The aim of the project is to quantify the mechanical stress (stress residence time) and resulting process-induced structural changes on proteins and bio-agglomerates during premix membrane emulsification. Based hereon underlying mechanisms of stress response for proteins and bio-agglomerates are identified and concepts for process design and control are derived. It is assumed that the structural change of proteins depends on the stress residence time in the membrane. In the first part of the project, structural changes of β-lactoglobulin in the membrane as a function of the stress residence time were investigated at the process and on the structural level. In the upcoming part of the project, the intermolecular interactions of proteins and interactions within the process environment as well as sorption phenomena at the membrane will be systematically investigated. Protein structures will be varied by using structurally modified variants of β-lactoglobulin (high-pressure-modified protein, amyloid-like aggregates, recombinant proteins). The complex material properties were studied using high-resolution protein analysis such as Fourier transform infrared spectroscopy and circular dichroism. The analytical portfolio will be extended by osmometry and analytical ultracentrifugation. Simulation techniques will be completed with an extended approach of molecular dynamics. Furthermore, in the second part of the project, the enzyme lipase will be used as a model protein with complex tertiary and quaternary structure. Change in its activity will be investigated and thus knowledge about process-related stress and loss of functionality in biological systems will be generated. To fulfill the aim of the specific project, a close cooperation between the Department of Multiphase Flow of the Leibniz Institute in Bremen and the Department of Food Technology and Food Material Science of the Technical University Berlin with their competencies in analysis and modeling at the process and the structural level is required. Specific competencies on the characterization of intermolecular interactions and sorption processes are provided by the Department of Food Colloids of the Technical University Berlin. Close cooperation with other partners within the priority program will lead to a generalized understanding of process-induced stress and its impact on material properties of biological systems in a wide range of different scenarios. This understanding will allow a more targeted process engineering and adaption of biological systems to their specific process environment.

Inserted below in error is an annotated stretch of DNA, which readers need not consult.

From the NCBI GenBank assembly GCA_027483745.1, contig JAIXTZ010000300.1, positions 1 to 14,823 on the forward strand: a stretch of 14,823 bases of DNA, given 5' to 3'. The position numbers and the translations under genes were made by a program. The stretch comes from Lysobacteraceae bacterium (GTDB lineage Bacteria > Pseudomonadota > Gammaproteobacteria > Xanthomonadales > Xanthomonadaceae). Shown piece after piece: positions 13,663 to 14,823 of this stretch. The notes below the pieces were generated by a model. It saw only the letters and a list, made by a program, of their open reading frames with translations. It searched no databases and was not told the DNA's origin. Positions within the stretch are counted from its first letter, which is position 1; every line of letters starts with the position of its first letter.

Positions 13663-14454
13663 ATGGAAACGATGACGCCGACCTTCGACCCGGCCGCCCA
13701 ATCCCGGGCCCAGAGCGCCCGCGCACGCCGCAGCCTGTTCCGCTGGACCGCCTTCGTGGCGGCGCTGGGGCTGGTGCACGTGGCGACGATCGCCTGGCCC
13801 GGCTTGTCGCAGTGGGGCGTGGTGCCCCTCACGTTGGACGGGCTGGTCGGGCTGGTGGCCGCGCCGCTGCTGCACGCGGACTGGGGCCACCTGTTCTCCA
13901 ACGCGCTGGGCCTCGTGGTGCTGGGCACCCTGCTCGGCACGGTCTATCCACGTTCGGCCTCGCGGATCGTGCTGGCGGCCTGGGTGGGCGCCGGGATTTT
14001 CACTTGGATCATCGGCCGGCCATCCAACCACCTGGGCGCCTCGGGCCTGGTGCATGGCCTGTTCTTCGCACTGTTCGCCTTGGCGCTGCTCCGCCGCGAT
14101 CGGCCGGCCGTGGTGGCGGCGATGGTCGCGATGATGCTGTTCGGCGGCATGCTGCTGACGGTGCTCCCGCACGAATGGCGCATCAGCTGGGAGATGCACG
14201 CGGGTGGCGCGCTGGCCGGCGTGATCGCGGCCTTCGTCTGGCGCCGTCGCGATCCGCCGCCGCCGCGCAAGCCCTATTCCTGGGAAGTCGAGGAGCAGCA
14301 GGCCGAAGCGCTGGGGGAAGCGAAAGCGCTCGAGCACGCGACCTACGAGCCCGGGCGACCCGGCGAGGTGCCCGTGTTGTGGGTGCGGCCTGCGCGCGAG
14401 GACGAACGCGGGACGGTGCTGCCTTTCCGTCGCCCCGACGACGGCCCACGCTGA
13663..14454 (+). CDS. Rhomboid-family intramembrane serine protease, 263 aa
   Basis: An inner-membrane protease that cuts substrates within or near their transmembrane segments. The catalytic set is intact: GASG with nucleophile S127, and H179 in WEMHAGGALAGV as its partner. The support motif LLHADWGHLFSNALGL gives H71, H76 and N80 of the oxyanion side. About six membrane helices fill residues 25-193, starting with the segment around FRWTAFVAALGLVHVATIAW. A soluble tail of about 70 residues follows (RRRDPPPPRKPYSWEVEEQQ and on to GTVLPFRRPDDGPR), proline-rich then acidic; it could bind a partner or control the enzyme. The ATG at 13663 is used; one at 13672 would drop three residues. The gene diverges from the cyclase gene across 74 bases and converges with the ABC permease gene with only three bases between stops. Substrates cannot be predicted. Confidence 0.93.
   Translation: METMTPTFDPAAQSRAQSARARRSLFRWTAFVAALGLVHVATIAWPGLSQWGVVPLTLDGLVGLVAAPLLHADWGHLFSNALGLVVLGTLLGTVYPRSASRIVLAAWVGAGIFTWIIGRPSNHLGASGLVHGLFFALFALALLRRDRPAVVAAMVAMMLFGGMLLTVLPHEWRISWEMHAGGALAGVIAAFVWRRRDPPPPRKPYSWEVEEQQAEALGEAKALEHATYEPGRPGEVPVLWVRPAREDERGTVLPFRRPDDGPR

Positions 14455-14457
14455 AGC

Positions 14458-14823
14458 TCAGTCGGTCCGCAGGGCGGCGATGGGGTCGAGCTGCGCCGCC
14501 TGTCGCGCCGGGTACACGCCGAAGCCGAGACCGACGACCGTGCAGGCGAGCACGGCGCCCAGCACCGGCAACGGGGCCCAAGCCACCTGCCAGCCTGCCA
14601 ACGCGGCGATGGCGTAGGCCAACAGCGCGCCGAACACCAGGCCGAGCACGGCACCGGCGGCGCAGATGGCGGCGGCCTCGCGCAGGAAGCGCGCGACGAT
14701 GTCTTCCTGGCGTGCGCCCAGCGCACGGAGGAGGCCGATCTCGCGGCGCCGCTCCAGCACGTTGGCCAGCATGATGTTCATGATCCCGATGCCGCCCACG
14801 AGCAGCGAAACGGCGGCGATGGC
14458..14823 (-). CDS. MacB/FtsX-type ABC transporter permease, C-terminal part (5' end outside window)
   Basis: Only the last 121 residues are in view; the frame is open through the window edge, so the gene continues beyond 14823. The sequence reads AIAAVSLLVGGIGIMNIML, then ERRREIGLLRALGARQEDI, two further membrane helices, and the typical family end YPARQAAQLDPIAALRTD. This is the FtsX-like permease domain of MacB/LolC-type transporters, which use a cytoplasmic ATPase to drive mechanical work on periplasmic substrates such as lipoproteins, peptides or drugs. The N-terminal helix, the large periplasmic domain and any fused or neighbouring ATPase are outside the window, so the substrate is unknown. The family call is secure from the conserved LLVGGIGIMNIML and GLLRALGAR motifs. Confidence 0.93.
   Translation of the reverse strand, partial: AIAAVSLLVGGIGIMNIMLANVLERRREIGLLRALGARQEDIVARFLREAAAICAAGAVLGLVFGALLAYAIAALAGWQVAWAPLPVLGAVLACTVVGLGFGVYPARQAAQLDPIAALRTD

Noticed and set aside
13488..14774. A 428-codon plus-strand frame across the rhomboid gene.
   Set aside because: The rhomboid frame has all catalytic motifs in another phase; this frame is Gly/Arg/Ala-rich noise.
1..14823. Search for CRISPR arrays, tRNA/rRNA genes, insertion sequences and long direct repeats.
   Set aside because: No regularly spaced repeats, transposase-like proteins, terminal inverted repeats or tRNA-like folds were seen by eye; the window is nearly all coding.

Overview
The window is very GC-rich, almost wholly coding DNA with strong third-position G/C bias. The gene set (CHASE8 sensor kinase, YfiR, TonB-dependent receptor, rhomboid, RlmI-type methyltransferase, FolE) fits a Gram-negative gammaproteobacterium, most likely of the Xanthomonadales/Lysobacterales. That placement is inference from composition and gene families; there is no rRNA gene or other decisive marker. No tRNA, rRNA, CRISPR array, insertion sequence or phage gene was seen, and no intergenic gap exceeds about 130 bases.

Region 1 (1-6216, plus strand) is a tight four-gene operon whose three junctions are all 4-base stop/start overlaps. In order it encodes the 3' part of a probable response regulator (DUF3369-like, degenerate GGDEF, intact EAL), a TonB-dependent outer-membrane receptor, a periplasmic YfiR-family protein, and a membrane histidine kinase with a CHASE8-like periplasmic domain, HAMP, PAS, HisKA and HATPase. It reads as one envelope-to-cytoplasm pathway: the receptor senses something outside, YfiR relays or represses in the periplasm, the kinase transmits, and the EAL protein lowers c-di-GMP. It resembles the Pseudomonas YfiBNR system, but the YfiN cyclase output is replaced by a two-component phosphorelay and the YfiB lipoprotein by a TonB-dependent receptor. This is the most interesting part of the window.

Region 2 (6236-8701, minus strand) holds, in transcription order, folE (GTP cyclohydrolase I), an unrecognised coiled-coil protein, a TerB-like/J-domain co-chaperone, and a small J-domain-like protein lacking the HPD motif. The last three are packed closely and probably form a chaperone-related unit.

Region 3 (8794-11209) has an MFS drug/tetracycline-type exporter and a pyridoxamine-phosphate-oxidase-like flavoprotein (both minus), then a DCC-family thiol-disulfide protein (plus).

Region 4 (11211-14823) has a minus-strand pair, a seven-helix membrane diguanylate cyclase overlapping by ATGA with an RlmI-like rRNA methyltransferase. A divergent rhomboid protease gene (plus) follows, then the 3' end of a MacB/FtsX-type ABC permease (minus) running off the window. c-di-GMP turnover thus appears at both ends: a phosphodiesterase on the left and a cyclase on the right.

ContactDepartment of Food Colloids
Institute Food Technology and Food Chemistry
Faculty III Process Sciences
Tel +49 30 314-71794